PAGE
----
NSA Using a Person’s Personal Time

Rachel Gilbride

The Huffington Post recently published an article stating that the NSA has been using pornography to spy on “radicalizers.” This is being done to discredit certain “examplars” by revealing their personal vulnerabilities.

Whistle-blower Edward Snowden exposed the NSA’s observation of six Muslim targets who have anti-U.S. policy beliefs. Although they were not accused of participating in terrorist plots, they have had their sexual exploits monitored as possible tools to keep these activists from obtaining more power. The NSA is claiming that exposing the inconsistencies between public and private behavior will make new followers hesitant to “join an extremist cause.” Stewart Baker backs this belief.

Baker, who was a top Homeland Security official during the Bush administration, and one-time general counsel for the NSA, believes embarrassing the enemy is a fair tactic. He says that using embarrassment to discredit is “fairer and [more] humane” than bombing a target. In relation to this topic, Baker allowed that any war tactic could be abused, but we need to trust our officials to do the right thing.

Shawn Turner, Director of Public Affairs for National Intelligence said, “Without discussing specific individuals, it should not be surprising that the US Government uses all of the lawful tool at our disposal to impede the efforts of valid terrorist targets who seek to harm the nation and radicalize others to violence.” Yet the six “radicals” that Snowden revealed are not accused of being participants in terrorist plots, but are still having their personal habits monitored. Does this mean that NSA is abusing their power of surveillance?

Jameel Jaffer, who is the deputy legal director of the American Civil Liberties Union, agrees that this revelation lead to serious concerns about abuse. He said, “it’s important to remember that the NSA’s surveillance activities are anything but narrowly focused – the agency is collecting massive amounts of sensitive information about virtually everyone.”

The information is collected from countless sources and includes your political views, medical history, intimate relationships, and online activities. This is a massive amount of information that is kept and stored in databases. “The NSA says this personal information won’t be abused, but these documents show that the NSA probably defines ‘abuse’ very narrowly,” Jaffer added. In some instances, this narrow definition of abuse has led to the harassment of civil leaders such as Martin Luther King Jr.

President J. Edgar Hoover had the FBI harass activists and compiled secret files on political figures. The main information collected was about sex, such as extramarital affairs and homosexuality, which was considered to be an obsession for Hoover. The information on affairs was reportedly used as blackmail to get politicians to comply with requests of the bureau. The extent of this surveillance and blackmail is still unknown, but is becoming clearer as information is released due to the Freedom of Information Act.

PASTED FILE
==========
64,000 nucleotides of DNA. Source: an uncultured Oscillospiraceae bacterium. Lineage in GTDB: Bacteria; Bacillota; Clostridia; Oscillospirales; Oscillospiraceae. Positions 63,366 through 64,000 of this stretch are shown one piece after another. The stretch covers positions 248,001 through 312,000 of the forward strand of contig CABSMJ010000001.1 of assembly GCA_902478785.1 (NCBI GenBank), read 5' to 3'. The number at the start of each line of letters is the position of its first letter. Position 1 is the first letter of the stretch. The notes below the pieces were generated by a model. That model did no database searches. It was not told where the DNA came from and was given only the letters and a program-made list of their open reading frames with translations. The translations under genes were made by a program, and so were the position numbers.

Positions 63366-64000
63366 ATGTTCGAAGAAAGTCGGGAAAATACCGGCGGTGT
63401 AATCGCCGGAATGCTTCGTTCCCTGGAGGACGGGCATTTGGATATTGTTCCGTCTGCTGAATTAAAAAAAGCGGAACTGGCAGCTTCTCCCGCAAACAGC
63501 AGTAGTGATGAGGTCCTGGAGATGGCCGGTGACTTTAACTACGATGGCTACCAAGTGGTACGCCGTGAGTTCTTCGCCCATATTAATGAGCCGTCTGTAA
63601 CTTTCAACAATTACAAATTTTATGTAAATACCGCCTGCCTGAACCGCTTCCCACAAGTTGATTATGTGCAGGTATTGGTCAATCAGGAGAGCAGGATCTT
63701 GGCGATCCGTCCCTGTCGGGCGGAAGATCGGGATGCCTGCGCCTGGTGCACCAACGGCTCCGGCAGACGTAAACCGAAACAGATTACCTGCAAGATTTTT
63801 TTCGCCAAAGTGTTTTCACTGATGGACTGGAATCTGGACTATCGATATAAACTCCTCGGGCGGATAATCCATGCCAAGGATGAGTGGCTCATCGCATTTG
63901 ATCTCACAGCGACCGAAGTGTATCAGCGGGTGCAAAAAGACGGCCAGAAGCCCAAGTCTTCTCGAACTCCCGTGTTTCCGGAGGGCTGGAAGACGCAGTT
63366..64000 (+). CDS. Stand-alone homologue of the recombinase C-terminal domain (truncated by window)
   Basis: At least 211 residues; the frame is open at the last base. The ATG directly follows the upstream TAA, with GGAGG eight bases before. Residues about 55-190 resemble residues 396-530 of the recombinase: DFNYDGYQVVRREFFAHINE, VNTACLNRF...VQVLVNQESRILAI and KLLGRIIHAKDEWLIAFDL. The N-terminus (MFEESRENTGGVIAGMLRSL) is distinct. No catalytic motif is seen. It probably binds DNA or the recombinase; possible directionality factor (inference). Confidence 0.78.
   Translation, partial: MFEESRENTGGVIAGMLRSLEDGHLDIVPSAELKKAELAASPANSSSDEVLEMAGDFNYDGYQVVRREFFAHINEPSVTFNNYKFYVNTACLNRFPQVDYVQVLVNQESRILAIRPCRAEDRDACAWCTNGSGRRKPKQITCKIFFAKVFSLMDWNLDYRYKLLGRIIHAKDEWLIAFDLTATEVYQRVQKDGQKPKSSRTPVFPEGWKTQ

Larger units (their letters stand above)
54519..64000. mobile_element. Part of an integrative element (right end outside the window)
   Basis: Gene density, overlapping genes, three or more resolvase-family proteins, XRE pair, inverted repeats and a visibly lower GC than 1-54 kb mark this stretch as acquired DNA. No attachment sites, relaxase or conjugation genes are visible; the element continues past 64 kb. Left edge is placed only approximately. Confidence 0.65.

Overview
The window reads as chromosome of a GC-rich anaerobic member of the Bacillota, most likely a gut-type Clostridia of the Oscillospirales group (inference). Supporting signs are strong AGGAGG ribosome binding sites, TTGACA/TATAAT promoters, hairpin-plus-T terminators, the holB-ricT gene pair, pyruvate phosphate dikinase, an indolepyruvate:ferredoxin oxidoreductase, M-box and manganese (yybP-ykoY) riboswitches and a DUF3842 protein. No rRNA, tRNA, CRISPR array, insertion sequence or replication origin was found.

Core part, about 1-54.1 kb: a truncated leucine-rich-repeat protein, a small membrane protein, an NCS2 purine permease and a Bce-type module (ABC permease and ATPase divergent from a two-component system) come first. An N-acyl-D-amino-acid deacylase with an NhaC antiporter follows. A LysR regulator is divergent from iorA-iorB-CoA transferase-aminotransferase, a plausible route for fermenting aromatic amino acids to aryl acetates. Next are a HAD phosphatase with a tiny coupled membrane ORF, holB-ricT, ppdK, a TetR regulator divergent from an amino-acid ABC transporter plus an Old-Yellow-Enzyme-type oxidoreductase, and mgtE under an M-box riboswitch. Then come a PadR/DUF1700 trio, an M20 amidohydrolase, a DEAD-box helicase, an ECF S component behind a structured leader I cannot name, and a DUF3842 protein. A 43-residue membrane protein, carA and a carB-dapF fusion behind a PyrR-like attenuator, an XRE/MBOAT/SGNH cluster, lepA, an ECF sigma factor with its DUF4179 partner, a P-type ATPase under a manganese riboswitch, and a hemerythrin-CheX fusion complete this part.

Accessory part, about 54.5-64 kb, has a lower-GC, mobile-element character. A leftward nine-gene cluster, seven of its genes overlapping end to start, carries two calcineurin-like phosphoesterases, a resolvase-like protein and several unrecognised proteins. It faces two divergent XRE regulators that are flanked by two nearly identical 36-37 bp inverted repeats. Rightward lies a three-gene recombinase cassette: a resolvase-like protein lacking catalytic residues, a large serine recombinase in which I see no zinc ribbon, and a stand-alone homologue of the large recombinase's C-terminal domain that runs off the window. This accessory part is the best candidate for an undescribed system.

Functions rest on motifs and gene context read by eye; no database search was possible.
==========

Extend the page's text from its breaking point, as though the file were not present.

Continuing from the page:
Thanks to the Freedom of Information Act and the work of journalist James Bamford, we have evidence of past surveillance abuse and scandals caused by the U.S. government. In response to the current NSA surveillance, Bamford says, “The NSA’s operation is eerily similar to the FBI’s operations under J. Edgar Hoover in the 1960’s where the bureau used wiretapping to discover vulnerabilities, such as sexual activity, to ‘neutralize’ their targets.”

Jaffer warned that historical evidence should compel serious concerns that a “president will ask the NSA to use the fruits of surveillance to discredit a political opponent, journalist or human rights activist.” He added, “The NSA has used its power that way in the past and it would be naïve to think in couldn’t use its power that way in the future.”

In opposition to this theory, Baker said that NSA should be trusted to use its discretion until there is evidence that this embarrassment tactic is being abused. He believes that these previous events happened before Snowden was born, so they can be described as historical scandals instead of current events.

Based on historical events and current observations of government surveillance, tactics should be considered a possible precursor to abuse. In particular, any civil rights activist has the possibility of having his personal life used as blackmail to force him to comply with government standards.

Activists should beware of these types of practices because of the potential for abuse.  It has been proven in the past that government agencies have been known to abuse their powers. Any body who makes a stand against governmental practices could be the target of such practices.


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